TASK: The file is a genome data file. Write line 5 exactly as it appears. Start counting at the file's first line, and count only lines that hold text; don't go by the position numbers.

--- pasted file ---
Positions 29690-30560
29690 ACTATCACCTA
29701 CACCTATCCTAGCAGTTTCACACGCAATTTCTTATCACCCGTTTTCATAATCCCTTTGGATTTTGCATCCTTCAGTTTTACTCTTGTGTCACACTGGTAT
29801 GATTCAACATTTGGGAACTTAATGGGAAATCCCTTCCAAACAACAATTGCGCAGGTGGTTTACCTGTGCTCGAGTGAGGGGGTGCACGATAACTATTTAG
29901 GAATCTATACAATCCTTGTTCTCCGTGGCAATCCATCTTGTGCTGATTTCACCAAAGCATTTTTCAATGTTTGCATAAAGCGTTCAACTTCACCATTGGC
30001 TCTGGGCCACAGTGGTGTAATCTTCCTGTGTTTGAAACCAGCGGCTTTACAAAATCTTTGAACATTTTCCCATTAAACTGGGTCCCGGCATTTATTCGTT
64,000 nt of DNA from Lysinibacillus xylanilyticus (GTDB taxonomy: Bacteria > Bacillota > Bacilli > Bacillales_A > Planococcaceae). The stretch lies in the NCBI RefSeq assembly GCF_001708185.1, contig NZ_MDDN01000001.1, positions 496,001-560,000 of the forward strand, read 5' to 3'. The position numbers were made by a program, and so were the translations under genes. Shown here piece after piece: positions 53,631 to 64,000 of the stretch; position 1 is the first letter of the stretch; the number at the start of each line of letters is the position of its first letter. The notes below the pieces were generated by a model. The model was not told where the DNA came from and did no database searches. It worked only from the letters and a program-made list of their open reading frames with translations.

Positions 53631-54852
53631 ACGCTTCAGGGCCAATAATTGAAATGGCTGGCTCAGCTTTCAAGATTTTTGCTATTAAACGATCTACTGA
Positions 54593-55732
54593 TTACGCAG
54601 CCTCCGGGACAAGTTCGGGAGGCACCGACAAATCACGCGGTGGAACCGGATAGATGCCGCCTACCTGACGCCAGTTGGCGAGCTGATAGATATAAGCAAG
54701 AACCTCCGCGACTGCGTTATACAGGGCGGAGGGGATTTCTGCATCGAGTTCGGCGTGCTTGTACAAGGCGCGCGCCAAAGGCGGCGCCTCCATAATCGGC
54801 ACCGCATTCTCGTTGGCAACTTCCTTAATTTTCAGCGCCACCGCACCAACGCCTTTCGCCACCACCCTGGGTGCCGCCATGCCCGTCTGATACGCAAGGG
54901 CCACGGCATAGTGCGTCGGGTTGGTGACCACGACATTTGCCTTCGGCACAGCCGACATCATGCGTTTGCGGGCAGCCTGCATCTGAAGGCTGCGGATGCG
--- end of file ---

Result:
29901 GAATCTATACAATCCTTGTTCTCCGTGGCAATCCATCTTGTGCTGATTTCACCAAAGCATTTTTCAATGTTTGCATAAAGCGTTCAACTTCACCATTGGC